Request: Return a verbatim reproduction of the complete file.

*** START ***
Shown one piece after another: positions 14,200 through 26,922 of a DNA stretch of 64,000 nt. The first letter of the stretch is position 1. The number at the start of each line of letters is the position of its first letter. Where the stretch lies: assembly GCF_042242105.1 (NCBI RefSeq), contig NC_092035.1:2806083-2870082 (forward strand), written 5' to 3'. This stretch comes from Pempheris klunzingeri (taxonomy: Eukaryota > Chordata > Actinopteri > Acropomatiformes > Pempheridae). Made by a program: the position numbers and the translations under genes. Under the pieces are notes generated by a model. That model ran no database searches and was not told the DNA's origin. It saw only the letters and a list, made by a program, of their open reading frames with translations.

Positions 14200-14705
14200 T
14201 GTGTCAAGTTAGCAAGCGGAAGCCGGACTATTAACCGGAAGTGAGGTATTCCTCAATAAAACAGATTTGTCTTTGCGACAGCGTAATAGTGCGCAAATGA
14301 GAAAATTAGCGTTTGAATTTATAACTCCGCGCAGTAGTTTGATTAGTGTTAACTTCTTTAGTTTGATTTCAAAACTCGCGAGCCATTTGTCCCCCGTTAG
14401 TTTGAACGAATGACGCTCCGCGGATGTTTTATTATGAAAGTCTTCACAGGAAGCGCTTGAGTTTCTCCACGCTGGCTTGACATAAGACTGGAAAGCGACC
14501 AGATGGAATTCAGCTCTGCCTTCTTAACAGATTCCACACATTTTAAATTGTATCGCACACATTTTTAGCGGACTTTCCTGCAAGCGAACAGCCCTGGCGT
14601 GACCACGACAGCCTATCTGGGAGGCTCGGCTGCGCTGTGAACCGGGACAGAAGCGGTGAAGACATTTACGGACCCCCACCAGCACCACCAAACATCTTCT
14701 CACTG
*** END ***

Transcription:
Shown one piece after another: positions 14,200 through 26,922 of a DNA stretch of 64,000 nt. The first letter of the stretch is position 1. The number at the start of each line of letters is the position of its first letter. Where the stretch lies: assembly GCF_042242105.1 (NCBI RefSeq), contig NC_092035.1:2806083-2870082 (forward strand), written 5' to 3'. This stretch comes from Pempheris klunzingeri (taxonomy: Eukaryota > Chordata > Actinopteri > Acropomatiformes > Pempheridae). Made by a program: the position numbers and the translations under genes. Under the pieces are notes generated by a model. That model ran no database searches and was not told the DNA's origin. It saw only the letters and a list, made by a program, of their open reading frames with translations.

Positions 14200-14705
14200 T
14201 GTGTCAAGTTAGCAAGCGGAAGCCGGACTATTAACCGGAAGTGAGGTATTCCTCAATAAAACAGATTTGTCTTTGCGACAGCGTAATAGTGCGCAAATGA
14301 GAAAATTAGCGTTTGAATTTATAACTCCGCGCAGTAGTTTGATTAGTGTTAACTTCTTTAGTTTGATTTCAAAACTCGCGAGCCATTTGTCCCCCGTTAG
14401 TTTGAACGAATGACGCTCCGCGGATGTTTTATTATGAAAGTCTTCACAGGAAGCGCTTGAGTTTCTCCACGCTGGCTTGACATAAGACTGGAAAGCGACC
14501 AGATGGAATTCAGCTCTGCCTTCTTAACAGATTCCACACATTTTAAATTGTATCGCACACATTTTTAGCGGACTTTCCTGCAAGCGAACAGCCCTGGCGT
14601 GACCACGACAGCCTATCTGGGAGGCTCGGCTGCGCTGTGAACCGGGACAGAAGCGGTGAAGACATTTACGGACCCCCACCAGCACCACCAAACATCTTCT
14701 CACTG